Driver in hit-and-run that killed girl, 14, fined €1,500; Won't be prosecuted
The 28-year-old German man who was behind the wheel of a car involved in a fatal hit-and-run incident will escape prosecution, the Public Prosecution Service (OM) announced on Thursday. He was instead fined 1,500 euros for being distracted by the road navigation app displayed on his phone.
The accident happened at about 3:05 a.m. on July 25 when a 14-year-old girl named Tamar was run over on the N518 in Zuiderwoude. She had left the house after an argument the night before, and was believed to be walking to her home in Marken at the time. Tamar was killed instantly, but the OM said evidence shows she was not struck in a head-on collision. The investigation confirmed the man had struck the girl who was already on the road at the time, but it remains unclear how she ended up there.
"The driver looked at the navigation on a mobile phone and at some point felt his steering wheel vibrate, from which he concluded that he was driving over a pothole in the road, or over something," the OM said. Her body was found less than an hour later after she was reported missing.
The driver of the grey Mazda 323 continued without stopping, sparking a lengthy police investigation to determine the car involved, what happened, and who was responsible. Tamar's mother appeared on talk show Op1 seeking closure and calling for the person responsible for Tamar's death to turn themself in. "Feel free to turn yourself in. Release yourself from the idea of what you did, you can't change that anymore," she said.
Surveillance camera footage showed that the five-door Mazda drove into a parking lot in Marken just after the accident. The driver examined the vehicle with a passenger, and then they continued on their way. The car was eventually seized in Germany, and the investigation confirmed traces that could link the car to the hit-and-run.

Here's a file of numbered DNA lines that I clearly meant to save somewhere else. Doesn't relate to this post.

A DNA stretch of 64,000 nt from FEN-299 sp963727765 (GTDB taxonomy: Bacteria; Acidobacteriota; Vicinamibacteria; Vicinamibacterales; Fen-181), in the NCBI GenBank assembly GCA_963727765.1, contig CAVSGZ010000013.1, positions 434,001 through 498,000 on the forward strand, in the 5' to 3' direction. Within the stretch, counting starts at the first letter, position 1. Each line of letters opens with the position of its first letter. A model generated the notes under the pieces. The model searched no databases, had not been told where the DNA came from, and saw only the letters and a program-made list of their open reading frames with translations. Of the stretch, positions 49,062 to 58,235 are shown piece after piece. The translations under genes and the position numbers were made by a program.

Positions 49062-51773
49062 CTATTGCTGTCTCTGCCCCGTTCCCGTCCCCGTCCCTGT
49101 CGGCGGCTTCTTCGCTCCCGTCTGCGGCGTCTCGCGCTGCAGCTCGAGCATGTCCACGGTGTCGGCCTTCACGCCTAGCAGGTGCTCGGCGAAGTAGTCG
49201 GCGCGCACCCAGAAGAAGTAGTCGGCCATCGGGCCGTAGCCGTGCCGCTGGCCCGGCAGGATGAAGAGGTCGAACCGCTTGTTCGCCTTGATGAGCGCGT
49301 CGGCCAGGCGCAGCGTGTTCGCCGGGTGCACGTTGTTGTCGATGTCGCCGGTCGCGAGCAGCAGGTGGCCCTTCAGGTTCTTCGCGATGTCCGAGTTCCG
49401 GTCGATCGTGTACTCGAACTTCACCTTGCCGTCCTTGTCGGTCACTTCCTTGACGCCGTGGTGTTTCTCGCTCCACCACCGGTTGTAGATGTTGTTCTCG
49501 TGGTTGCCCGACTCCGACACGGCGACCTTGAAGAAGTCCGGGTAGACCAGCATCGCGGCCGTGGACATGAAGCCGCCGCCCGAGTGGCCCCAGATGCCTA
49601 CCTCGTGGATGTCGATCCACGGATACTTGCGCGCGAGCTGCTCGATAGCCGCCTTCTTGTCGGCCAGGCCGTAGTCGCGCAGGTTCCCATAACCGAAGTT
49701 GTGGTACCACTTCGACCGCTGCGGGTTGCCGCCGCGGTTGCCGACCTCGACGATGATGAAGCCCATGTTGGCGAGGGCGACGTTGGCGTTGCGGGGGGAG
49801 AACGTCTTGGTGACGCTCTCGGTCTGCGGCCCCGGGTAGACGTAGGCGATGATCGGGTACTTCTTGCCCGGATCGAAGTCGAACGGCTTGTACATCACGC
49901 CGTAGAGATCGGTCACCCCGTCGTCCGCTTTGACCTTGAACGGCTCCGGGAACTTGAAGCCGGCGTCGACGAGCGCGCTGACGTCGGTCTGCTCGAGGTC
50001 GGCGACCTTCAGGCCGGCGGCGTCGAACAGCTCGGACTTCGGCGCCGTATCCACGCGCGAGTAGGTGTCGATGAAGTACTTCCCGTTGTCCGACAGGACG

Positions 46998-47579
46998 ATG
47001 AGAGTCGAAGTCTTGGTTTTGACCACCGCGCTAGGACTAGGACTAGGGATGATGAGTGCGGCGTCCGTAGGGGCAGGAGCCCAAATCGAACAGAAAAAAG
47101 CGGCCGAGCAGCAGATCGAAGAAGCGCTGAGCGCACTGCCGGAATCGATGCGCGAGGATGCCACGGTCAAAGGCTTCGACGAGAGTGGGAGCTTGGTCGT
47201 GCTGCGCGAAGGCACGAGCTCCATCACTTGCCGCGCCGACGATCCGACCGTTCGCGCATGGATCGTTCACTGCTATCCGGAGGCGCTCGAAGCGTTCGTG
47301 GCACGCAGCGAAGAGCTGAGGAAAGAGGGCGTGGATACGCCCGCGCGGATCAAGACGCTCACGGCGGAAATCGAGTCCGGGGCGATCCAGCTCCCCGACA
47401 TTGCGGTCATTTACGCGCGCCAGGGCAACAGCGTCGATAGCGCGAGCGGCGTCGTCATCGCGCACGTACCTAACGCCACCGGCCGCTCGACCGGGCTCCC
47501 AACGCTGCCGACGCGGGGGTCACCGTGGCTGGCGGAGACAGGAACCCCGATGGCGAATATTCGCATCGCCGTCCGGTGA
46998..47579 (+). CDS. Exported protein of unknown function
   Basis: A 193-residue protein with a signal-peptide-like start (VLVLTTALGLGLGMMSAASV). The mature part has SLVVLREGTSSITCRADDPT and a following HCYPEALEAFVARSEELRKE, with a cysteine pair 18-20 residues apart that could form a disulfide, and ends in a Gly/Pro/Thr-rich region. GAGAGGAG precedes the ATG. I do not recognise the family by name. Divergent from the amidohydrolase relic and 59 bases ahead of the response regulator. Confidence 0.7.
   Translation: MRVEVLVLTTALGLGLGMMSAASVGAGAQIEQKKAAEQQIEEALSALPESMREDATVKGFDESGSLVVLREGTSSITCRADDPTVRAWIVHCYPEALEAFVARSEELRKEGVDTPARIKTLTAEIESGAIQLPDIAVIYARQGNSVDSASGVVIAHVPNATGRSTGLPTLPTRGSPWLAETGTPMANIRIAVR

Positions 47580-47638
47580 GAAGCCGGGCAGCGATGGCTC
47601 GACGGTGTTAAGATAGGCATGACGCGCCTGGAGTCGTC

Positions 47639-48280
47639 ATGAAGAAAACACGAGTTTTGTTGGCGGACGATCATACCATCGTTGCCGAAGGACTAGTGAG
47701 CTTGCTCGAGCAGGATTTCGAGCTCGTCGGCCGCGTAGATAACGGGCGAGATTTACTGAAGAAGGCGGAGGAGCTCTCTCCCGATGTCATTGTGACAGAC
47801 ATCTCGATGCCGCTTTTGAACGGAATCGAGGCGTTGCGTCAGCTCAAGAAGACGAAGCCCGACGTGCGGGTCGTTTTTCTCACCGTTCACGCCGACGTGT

The damage to the vehicle was minor. The OM said they believe the man was driving 60 km/h where a maximum of 80 km/h was allowable.
The OM concluded that the girl was not struck by another vehicle, nor was there any evidence that her body moved by anyone involved in the crash to where it was found on the shoulder of the N518. "There are no indications that the driver knew or could have suspected that an accident had occurred," the OM stated. "The Public Prosecution Service is of the opinion that the driver could not reasonably expect a person on the road at that location, in the middle of the night."
"In the opinion of the Public Prosecution Service, there is no evidence that the driver drove recklessly or significantly carelessly."
The OM instead opted to avoid a court case by issuing a criminal complaint against the suspect with a fine of 1,500 euros. "By not paying enough attention, he was unable to stop the car within the distance that he could see and clear the road," the OM said, citing Article 19 of the traffic code. The fine was increased because of the fatality the crash caused.
An attorney representing Tamar's family told NOS they would study the criminal case file extensively before deciding how to proceed. In some cases, when the OM drops a case, they can be compelled to prosecute the case to the fullest extent possible.
An attorney representing the driver said that he was very disturbed by what had happened. His attorney was also dismayed by the high fine issued.